Mushroom hunting has become somewhat of a sport in southwest Colorado. A popular sport. We know a number of friends who spend hours looking for those somewhat soggy, slimy wild fungi pushing out of the ground. Telluride and Durango Mountain Resort both have their own mushroom festivals. And, just a few weeks ago we passed three hunters on a trail with huge smiles and blue plastic shopping bags full of chanterelles. As for Suzy and I, we prefer to hunt for mushrooms the same way we hunt for elk, with a camera.
When we moved to Durango in 2001 we didn’t know anything about wild flowers. We had done quite a bit of hiking in Maryland and Virginia before the move but the most wild flowers we had seen were planted by the DOT in the median strips along the highways. We did notice them and I guess you could say that we appreciated them, at 65 MPH, with the radio cranking, on our way to the beach or my parents house in Salisbury, MD. Continue reading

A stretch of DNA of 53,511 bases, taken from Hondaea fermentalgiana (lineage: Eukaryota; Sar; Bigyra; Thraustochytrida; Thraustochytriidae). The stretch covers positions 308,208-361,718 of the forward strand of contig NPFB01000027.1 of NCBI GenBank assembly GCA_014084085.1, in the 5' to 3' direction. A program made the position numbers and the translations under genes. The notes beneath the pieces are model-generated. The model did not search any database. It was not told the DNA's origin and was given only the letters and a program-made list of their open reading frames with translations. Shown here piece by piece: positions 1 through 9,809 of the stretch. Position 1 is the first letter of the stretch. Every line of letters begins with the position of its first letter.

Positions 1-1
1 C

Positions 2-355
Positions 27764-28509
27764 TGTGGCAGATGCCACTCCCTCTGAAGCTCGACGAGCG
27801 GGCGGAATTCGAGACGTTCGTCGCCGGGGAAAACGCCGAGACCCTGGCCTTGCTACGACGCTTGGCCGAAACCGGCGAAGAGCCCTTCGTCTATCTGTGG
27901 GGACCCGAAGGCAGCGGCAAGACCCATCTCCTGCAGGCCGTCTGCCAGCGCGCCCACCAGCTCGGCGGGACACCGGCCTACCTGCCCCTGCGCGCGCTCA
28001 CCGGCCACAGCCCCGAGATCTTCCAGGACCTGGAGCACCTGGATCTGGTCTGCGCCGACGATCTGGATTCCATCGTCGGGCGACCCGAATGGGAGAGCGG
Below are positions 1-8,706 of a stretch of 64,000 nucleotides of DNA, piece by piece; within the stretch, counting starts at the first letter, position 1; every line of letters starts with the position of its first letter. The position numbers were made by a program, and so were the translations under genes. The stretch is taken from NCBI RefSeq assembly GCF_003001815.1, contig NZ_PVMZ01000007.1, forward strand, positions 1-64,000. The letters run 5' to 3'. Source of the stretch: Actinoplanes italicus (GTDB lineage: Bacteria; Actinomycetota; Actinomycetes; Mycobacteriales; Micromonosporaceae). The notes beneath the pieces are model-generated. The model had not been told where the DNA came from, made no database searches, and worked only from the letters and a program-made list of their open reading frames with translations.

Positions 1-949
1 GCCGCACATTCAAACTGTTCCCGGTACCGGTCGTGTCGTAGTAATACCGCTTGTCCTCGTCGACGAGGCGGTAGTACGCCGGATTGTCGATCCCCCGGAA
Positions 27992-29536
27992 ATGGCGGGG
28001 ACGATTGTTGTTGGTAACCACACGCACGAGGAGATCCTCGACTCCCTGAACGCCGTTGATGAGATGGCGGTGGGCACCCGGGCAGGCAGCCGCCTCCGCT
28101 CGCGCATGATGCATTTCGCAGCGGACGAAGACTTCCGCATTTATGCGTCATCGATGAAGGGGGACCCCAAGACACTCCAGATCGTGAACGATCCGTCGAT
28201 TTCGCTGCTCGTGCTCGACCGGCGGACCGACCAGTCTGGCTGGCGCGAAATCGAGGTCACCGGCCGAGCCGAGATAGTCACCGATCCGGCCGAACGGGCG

Utah’s canyon country is rugged and beautiful. It can be inviting and a little scary. The views and history draw you in to discover what is hidden around the next bend. The lack of trails, signs, and distinctive landmarks can make hiking a challenge. Luckily Kane Gulch offers visitors a rustic hiking experience while making it fairly certain that you can’t get lost.
That’s what people usually say when you first try to explain the Moki Dugway. The Dugway is a short stretch of road on highway 261 that runs north from Mexican Hat to just about Natural Bridges National Monument in southeastern Utah. The Dugway is a road everyone should drive at least once in their lifetime. Well, everyone that doesn’t have height issues and most people on motorcycles.
Suzy and I are not usually into driving just to site see. We would much rather earn our views with a good hike but this past weekend we made an exception. Our friend Bob, the llama guy, told us about a loop drive that takes you from Dolores, CO to Dunton Hot Springs , up to Groundhog Reservoir, and back to Dolores. Along the way you pass huge ponderosa pines, aspen groves, mountain peaks, large cattle ranches, and, in our case, herds of cattle walking down the road.